Market Research is the process of gathering information about potential clients and target markets: learn about them, beginning with whom they are. It’s a big deal and an important aspect of competitive strategy. Market Research is essential for product development, pricing, advertising, distribution, and selling. Without it, a company stands the risk of missing out on opportunities for growth, failure to penetrate and understand competitors, and being left behind as new technologies emerge and provide competing products or services.
Marketing plans always include some form of market research. Market Research helps companies determine what their target market is and what marketing mix would be most likely to drive that market. It can also help companies determine which competitors’ products or services are most likely to appeal to customers in a particular area. Market research data can also help marketing managers determine whether or not they have the right marketing mix in place. Once a firm has a basic understanding of its own customer base and what its competition’s are doing, they can start working on marketing activities that will most likely yield the kind of response that they’re looking for.
There are three major types of market research: qualitative, quantitative, and qualitative-quantitative. Qualitative-quantitative research involves gathering consumer reaction to product features, advertisements, and other forms of communication. Most importantly, it tries to uncover what works – what products and services are what consumers find most appealing. This type of research usually involves asking people how they found out about a particular product, service, or feature and then following up to see what kind of experience they had. For instance, one might conduct an internet survey to find out what kinds of ads and other promotional materials draw in consumers; another may focus on understanding what consumers are thinking about when they’re presented with various ads.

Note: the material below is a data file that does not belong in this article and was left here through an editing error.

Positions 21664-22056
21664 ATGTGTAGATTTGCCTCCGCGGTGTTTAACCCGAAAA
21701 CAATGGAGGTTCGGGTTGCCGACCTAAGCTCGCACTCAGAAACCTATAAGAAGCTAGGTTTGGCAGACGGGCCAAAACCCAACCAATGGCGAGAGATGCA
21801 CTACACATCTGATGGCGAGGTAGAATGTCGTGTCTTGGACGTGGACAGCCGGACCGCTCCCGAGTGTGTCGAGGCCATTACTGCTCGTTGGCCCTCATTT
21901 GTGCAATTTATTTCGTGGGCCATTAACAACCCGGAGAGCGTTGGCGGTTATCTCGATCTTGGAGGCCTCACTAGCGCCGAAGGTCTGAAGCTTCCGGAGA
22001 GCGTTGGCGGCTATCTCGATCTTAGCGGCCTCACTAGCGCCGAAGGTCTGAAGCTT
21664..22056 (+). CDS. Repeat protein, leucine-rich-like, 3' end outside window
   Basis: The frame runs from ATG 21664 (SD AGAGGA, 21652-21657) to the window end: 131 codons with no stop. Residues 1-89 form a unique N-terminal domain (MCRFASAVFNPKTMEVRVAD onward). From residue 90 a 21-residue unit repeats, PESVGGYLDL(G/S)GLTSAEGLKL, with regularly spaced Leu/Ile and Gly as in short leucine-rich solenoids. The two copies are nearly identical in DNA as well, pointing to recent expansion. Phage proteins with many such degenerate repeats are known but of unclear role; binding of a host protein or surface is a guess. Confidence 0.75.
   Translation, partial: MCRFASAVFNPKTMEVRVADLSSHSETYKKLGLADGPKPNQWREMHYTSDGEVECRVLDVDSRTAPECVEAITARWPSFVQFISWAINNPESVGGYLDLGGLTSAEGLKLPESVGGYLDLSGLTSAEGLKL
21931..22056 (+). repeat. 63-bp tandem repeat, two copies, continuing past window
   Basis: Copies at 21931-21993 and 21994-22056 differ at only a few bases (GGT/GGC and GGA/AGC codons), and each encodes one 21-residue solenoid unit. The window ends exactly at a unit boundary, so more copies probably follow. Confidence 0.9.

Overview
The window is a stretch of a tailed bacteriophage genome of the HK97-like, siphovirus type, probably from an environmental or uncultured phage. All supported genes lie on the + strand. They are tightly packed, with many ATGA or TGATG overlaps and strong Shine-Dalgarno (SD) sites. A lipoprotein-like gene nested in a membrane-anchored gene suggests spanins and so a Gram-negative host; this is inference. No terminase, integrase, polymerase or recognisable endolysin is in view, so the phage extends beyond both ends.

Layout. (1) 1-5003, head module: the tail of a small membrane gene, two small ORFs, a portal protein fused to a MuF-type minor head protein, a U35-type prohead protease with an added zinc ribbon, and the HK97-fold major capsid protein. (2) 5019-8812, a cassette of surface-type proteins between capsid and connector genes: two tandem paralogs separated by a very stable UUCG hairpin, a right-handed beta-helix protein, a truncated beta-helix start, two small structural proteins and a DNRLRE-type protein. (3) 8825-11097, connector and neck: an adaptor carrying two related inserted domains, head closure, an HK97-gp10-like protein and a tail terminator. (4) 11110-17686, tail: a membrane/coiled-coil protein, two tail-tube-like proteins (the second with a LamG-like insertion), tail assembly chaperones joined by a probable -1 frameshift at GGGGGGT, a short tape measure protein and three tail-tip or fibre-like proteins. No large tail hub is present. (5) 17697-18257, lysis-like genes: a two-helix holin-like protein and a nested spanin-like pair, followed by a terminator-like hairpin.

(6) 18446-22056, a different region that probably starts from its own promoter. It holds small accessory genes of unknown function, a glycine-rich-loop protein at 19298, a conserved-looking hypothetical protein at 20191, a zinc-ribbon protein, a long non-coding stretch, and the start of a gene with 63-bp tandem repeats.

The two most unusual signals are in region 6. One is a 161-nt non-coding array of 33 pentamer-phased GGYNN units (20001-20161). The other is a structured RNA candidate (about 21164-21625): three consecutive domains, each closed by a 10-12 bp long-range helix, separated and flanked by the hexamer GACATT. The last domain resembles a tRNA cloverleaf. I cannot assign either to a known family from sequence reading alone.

Quantitative market research attempts to draw conclusions about segmentation of a market. In essence, it’s done by surveying a large number of consumers about characteristics of a good or service, then breaking them down into subgroups according to things like gender, race, age, or income level. Different industries employ different segmentation techniques – for example, car companies might try to determine which cars are popular among girls, or find out which car brands are favored by middle-aged men. Market research helps determine the most profitable segments for a business.
Finally, the third type of market research lets companies know how they’re doing in regards to their target markets. Marketers use this information to understand how their company is doing against its competitors and to increase their production levels. It also helps determine what kind of advertising strategies work better than others, and what types of events to draw in the most consumers. Secondary market research helps determine whether there is room for improvement. For example, if there are just a few hundred people who find a particular type of product interesting, it won’t make much sense to spend a lot of money advertising to those people – at least if those consumers can’t be found online.
There are many more types of market research, including the three mentioned above. However, each of these covers a specific area of focus, and all marketers should be able to identify marketing opportunities through utilization of any one or more of these techniques. Just remember to keep your market research specific: if you want to know which kinds of events draw the most people, ask your target audience! For more information on identifying marketing opportunities through market research, visit the website Openended Business Solutions.